In the original DQN paper, the $\ell_2$ loss is taken over the distance between our network output, $\hat{q}(s_j,a_j,w)$ and the labels $y_j=r_j+\gamma \cdot \max\limits_{a'} \hat{q}(s_{j+1},a',w^-)$, where $\hat{q}(s_{j+1},a',w^-)$ is our network with static weights $w^-$, that are updated to be $w^-=w$ every $C$ steps.

This is troubling to me, as $y_j$ aren't really "true" labels as we know from supervised learning, so why should I even think that this loss updates the weights such that the output policy is something meaningful?

It seems as if my network could output some arbitrary $\hat{q}$ and with respect to this $\hat{q}$, I will try to minimize a loss, But when $\hat{q}$ isn't "optimal" per se, It is not clear that we can converge to an optimal policy.


1 Answer 1


The labels in DQN, and in Q-learning in general, are not "true" in the sense that they represent optimal action value functions. Instead they represent approximate action values of a current target policy.

The target policy changes every C time steps, when the network with static weights is updated. This update will include both corrections to the action value approximations, and changes to which actions are considered optimal.

The reason this converges towards an optimal action value function is related to the policy improvement theorem. With function approximation, as in DQN, the convergence is not guaranteed, but the process is stll based on the same idea. In summary it is a two-step repeated feedback process:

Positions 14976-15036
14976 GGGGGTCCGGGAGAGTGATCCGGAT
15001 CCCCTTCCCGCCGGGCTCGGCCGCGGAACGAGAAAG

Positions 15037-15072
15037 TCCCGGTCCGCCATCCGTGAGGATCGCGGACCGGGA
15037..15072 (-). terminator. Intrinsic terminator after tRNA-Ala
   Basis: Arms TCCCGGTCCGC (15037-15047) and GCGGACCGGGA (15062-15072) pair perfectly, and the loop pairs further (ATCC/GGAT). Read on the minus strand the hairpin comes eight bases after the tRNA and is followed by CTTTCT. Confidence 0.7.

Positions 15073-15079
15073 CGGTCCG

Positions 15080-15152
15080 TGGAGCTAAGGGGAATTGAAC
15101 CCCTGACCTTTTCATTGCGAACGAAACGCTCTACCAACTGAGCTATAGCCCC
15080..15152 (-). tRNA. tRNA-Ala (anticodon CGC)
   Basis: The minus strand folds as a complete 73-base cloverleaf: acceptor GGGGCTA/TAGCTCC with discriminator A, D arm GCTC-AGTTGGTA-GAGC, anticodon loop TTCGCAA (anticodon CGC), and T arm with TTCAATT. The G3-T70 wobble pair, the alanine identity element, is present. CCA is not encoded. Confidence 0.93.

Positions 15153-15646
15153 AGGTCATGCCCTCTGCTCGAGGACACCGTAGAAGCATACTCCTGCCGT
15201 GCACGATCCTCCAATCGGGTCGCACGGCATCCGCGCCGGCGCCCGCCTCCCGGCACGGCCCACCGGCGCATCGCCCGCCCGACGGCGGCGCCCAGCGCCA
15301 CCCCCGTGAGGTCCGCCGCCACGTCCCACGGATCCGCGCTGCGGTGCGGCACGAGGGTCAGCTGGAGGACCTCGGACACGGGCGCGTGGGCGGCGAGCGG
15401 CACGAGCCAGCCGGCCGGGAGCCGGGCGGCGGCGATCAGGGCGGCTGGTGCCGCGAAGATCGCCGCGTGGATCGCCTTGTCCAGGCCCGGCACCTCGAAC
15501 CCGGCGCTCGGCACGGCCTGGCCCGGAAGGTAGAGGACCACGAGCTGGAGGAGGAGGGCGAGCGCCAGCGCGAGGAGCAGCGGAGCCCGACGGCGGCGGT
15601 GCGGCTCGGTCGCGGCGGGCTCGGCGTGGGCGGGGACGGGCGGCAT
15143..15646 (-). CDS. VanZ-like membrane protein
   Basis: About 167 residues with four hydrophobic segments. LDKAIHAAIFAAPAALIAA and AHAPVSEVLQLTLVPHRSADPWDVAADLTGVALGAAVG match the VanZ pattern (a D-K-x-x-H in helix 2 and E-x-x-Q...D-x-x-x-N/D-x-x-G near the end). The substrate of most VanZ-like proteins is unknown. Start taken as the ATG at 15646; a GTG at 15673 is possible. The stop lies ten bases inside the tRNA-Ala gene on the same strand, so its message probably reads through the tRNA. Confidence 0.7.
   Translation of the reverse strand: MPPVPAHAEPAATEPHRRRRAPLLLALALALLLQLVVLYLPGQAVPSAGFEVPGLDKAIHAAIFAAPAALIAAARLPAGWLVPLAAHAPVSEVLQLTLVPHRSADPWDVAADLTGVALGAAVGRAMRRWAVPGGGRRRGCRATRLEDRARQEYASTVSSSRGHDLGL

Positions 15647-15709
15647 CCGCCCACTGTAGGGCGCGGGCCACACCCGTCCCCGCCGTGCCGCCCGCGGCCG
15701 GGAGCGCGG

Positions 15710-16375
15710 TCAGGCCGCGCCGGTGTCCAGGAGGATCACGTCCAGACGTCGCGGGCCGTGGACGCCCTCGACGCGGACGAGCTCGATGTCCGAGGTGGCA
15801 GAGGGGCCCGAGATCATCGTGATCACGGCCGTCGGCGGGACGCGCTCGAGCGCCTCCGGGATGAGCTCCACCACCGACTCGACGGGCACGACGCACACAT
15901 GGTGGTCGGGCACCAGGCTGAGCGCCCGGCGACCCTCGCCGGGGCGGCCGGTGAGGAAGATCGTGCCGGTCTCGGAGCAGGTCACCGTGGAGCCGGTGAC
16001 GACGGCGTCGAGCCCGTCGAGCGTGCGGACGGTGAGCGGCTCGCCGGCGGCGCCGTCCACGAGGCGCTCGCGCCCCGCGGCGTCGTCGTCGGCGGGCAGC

1. learn value function of a current policy
  2. update the policy to select actions with maximum values

What this means for the TD target "labels" in DQN is:

  • They are not ground truth for the optimal action value function, until after the algorithm has converged.

  • They are biased, initially almost completely arbitrarily by however the target network has been initialised, and from then on due to a slowly-reducing impact from that initial bias and from lagging behind collected data.

  • They are non-stationary. This means an online learning model class is required (neural networks are fine). It is also the reason why many Deep RL algorithms can suffer from catastrophic forgetting.

  • When using experience replay, the TD target labels should be recalculated each time they are used.

  • $\begingroup$ Thanks. Isn't the convergence property relates to the fact that we have calculated our value function based on a bellman backup process, which is a contraction map? here, from my understanding, we use a CNN which is not really related to bellman backup $\endgroup$ May 30 at 8:49
  • $\begingroup$ @HadarSharvit In a DQN, the CNN is being used within the Bellman backup process, in lieu of the Q table. $\endgroup$ May 30 at 8:58

You must log in to answer this question.

Not the answer you're looking for? Browse other questions tagged .